Why is Starbucks Workers Union Suing CEO Howard Schultz?

The union of multinational chain of coffeehouses Starbucks baristas, Starbucks Workers United, is suing the company’s interim CEO, Howard Schultz, claiming that his recent comments about a better benefits package amounted to illegal threats and had a “chilling effect” on upcoming union ballots.

The inion contends that Starbucks violated the National Labor Relations Act as a result of Schultz’s comments in an April 22 filing with the National Labor Relations Board, and wants the board to issue a complaint in the union’s favor.

Last month, Schultz told U.S. store managers that the coffee chain’s benefits package was being reviewed, but that the enhanced perks could not be extended to locations that had voted to unionize without individually negotiated contracts for unionized workers. One of Schultz’s first acts as CEO was to halt the company’s share buyback program in order to invest in employee benefits.

Starbucks Workers United argues that Schultz’s comments “threatening to withhold” benefits had an immediate and significant “chilling effect” on organizing campaigns nationwide, according to a letter from the union’s counsel to the NLRB.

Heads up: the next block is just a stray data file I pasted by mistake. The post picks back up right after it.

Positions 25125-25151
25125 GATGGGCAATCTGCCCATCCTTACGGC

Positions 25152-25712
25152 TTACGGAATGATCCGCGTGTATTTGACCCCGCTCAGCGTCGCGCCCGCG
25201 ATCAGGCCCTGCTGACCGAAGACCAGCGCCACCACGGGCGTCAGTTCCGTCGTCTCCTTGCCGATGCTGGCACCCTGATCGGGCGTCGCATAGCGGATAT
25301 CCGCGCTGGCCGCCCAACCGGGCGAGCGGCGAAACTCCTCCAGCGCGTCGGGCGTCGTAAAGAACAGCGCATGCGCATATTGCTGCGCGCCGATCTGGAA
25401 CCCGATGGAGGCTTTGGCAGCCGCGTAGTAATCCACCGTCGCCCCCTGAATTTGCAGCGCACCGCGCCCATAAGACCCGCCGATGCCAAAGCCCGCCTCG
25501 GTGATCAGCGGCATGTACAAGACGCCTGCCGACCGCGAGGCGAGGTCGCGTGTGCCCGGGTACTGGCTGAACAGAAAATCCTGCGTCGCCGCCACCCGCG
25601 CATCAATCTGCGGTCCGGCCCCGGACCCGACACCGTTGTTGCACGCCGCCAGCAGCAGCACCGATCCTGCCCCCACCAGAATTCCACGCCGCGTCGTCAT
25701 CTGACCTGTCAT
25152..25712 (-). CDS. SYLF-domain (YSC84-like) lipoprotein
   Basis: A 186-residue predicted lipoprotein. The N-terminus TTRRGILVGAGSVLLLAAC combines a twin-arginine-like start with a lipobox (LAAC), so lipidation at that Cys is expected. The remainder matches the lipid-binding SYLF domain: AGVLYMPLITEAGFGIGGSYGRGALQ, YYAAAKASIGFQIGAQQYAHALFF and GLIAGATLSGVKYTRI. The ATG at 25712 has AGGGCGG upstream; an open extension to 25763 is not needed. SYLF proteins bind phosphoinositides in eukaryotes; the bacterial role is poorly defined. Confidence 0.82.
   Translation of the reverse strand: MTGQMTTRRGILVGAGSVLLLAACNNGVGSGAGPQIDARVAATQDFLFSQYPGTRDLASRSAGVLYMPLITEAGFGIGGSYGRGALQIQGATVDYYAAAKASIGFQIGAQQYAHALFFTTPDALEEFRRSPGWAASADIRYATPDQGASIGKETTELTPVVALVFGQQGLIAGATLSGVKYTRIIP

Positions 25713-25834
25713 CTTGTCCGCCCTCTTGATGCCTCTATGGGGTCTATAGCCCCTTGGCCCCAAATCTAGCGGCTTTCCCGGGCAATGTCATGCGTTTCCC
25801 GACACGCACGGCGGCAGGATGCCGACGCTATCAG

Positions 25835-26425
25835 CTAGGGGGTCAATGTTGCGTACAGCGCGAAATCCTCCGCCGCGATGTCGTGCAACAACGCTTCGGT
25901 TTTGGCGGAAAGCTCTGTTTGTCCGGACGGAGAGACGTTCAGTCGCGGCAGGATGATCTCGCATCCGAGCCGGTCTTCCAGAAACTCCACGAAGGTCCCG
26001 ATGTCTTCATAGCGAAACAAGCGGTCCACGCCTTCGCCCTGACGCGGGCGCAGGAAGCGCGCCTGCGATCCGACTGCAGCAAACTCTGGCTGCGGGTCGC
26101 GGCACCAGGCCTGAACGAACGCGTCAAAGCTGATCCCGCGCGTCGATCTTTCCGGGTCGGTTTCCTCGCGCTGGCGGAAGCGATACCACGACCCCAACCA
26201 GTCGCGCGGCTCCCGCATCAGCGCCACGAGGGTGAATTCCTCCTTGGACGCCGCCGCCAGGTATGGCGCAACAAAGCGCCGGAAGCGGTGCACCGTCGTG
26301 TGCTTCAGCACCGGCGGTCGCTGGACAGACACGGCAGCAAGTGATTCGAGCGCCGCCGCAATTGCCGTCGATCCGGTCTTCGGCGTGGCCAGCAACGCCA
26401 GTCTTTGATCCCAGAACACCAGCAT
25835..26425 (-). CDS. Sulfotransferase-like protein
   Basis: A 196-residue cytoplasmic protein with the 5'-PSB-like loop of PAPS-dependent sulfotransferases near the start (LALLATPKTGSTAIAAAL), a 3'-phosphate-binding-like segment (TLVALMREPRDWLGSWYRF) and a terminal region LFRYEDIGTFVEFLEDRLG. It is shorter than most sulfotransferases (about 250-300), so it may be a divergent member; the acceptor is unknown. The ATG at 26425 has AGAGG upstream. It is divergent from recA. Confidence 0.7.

It allows workers to testify that Starbucks baristas read about the statements in the media just before voting, and as a result, some withdrew support “at the last minute,” jeopardizing a union victory at one Virginia store.

According to the letter, the comments were “parroted” by shop managers and district managers, obstructing efforts to organize or having a coercive effect.

Starbucks defended Schultz’s remarks, arguing that extending new benefits to unionized workers would require respecting the negotiation process. Any new benefit cannot be granted to stores that decided to unionize during collective bargaining without their consent.

Starbucks Workers United has filed over 80 claims against the company for allegedly breaking federal labor law, with the most recent victory being a petition to the NLRB for injunctive relief and prompt reinstatement of three Starbucks employees who were fired after attempting to organize.

Starbucks also filed its first charges against the union last month, alleging that it intimidated employees and violated federal labor laws.

According to a statement from Starbucks Workers United to CNBC, Schultz’s statements on the benefits review are simply another desperate attempt to block Starbucks partners from exercising their right to have a union and collectively bargain.

Hopefully, Howard will realize that the company cannot run a ‘progressive firm’ and be the poster child for union-bashing at the same time, the union added.

More than 200 shops around the country have petitioned the NLRB to vote on joining Starbucks Workers United, and more than 40 have voted yes. Starbucks has argued that its relationship with its partners is best served without the formation of a union.

Image Gage Skidmore



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